Did Datapulse Technology disclose inaccurate information in its director appointment announcement?

Published December 24, 2017

Updated on December 24, 2017 at 10.55 pm

On Dec 11, Datapulse Technology announced the appointment of three new independent and one new executive directors. One of the independent directors appointed was Mr Low Beng Tin, who was appointed as Chairman. In the appointment announcement template, Datapulse said that Mr Low, being an independent director of several listed companies, is “well-versed with listing compliance and corporate governance matters and will be able to contribute to the Board in his role”.

Item (b) in the template asks: “Whether at any time during the last 10 years, an application or a petition under any law of any jurisdiction was filed against any entity (not being a partnership) of which he was a director or an equivalent person or a key executive, at the time when he was a director or an equivalent person or a key executive of that entity or at any time within 2 years from the date he ceased to be a director or an equivalent person or a key executive of that entity, for the winding up or dissolution of that entity or, where that entity is the trustee of a business trust, that business trust, on the ground of insolvency?” (emphasis is mine)

According to Datapulse, the answer to this question for Mr Low is “No”.

In the list of directorships held over the last 5 years, one of the companies is OSEC Shipyard Pte Ltd. (Another that I will come to is China Yongsheng Limited.)

OSEC Shipyard was a wholly-owned subsidiary of OEL (Holdings) Limited, where Mr Low was Executive Director (he was Chairman and Managing Director until March 1, 2016). Mr Low resigned from OEL on October 18, 2016. At the time of his resignation from OEL, the company filed Annexure 1 on SGXNET which lists Mr Low’s directorships over the past 5 years, his role and date of resignation. Annexure 1 states that Mr Low resigned as a non-executive director of OSEC Shipyard Pte Ltd on December 15,  2014.

On December 13, 2016, OEL announced that a company called Oceanfront Trading Ltd had filed a winding up application with the Singapore High Court on December 12, 2016 to wind up OSEC Shipyard on the basis that OSEC had failed to pay or satisfy a sum of US$562,464. Liquidators were appointed on January 6, 2017, but the appointment template refers to filing of the application or petition, not the appointment of liquidators.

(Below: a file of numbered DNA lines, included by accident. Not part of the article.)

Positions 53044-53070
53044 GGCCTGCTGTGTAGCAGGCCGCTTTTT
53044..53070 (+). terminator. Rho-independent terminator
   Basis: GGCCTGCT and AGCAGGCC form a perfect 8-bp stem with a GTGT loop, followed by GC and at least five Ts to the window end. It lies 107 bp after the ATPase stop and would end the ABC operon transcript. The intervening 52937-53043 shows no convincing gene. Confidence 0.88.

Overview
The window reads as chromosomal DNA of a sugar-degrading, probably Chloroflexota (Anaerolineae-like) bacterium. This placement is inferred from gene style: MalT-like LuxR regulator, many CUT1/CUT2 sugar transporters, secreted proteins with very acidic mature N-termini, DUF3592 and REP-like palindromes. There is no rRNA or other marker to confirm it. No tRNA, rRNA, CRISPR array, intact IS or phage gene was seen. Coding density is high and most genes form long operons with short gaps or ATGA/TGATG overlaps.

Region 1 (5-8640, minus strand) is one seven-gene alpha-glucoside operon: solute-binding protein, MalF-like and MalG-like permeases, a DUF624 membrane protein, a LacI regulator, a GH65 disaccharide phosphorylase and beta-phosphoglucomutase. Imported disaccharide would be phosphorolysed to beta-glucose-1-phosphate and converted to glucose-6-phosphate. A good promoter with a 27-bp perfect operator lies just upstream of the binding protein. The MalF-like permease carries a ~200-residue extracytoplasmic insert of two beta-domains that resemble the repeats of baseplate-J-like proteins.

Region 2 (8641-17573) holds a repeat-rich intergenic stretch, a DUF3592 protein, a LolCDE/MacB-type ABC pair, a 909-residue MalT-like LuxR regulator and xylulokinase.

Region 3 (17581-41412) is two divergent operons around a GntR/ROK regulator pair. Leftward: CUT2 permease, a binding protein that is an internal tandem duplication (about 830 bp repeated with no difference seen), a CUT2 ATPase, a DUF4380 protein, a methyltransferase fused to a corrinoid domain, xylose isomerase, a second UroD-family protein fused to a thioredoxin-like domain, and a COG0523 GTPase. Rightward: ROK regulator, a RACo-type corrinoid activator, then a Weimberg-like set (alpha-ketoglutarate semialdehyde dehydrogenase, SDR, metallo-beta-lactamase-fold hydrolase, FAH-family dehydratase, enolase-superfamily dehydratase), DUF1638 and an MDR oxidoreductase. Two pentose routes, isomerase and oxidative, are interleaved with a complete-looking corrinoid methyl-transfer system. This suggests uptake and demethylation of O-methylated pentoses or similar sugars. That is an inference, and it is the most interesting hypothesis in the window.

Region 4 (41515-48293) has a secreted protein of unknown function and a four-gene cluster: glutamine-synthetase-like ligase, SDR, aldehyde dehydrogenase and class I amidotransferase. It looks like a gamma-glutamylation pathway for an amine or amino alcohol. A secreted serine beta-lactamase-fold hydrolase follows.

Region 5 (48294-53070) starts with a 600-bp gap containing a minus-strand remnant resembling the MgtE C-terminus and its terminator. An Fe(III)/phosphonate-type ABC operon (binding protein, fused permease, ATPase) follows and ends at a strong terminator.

Given that the winding up application was on December 12, 2016 and Mr Low resigned as a director from OSEC on December 15, 2014, should the answer to question (b) not be “Yes” (even if was just by a few days)?.

[Note that prior to the winding up application, OEL had on April 14, 2016 applied to the High Court for OSEC to be placed in judicial management after receiving a statutory letter of demand from Oceanfront Trading demanding for the payment of US$562,464. OSEC was in a net capital deficiency position at that time. On June 23, 2016, OEL announced that the application had been rejected by the High Court. While Mr Low had resigned as a director of OSEC on December 15, 2014, he remained on the board of OEL until his resignation on October 18, 2016. Therefore, Mr Low should be aware of the statutory letter of demand from Oceanfront Trading and OEL’s unsuccessful application for judicial management for OSEC at the time of his resignation from OEL’s board October 18, 2016.]

Item (j) of the appointment template asks: “Whether he has ever, to his knowledge, been concerned with the management or conduct, in Singapore or elsewhere, of the affairs of:-(i) any corporation which has been investigated for a breach of any law or regulatory requirement governing corporations in Singapore or elsewhere“. (emphasis is mine)

According to Datapulse, the answer to this question for Mr Low is again “No”.

As mentioned earlier, Mr Low was a director of China Yongsheng. China Yongsheng’s 2015 annual report shows that he was appointed on June 22, 2007 and was its lead independent director. Annexure 1 referred to earlier shows that Mr Low resigned on July 25, 2016 (China Yongsheng was delisted on July 1, 2016 so there was no announcement from it about Mr Low’s resignation).

On June 24, 2009, it was reported in the media that China Yongsheng was reprimanded by the Singapore Exchange on June 23, 2009 for breaching its listing rule on timely disclosures in 2008 (I could not find the original reprimand on SGXNET given that it was before the 5 years that SGX maintains announcements for).

On February 1, 2011, China Yongsheng announced that it had been issued a warning by the Monetary Authority of Singapore for failing to disclose material information as required by the SGX Listing Manual. This was related to the breach that SGX reprimanded China Yongsheng for in 2009.

Given that the SGX reprimand was in 2009 and the MAS warning was in 2011, and Mr Low was a director from June 22, 2007 to July 25, 2016, shouldn’t the answer to (j)(i) be “Yes”?

For the benefit of readers, I have uploaded the relevant extracts from various documents, and highlighted the relevant parts.

If the information in the announcement is indeed inaccurate, is this not a breach of the listing rules?

Mak Yuen Teen

Download (PDF, Unknown)

Comments are closed.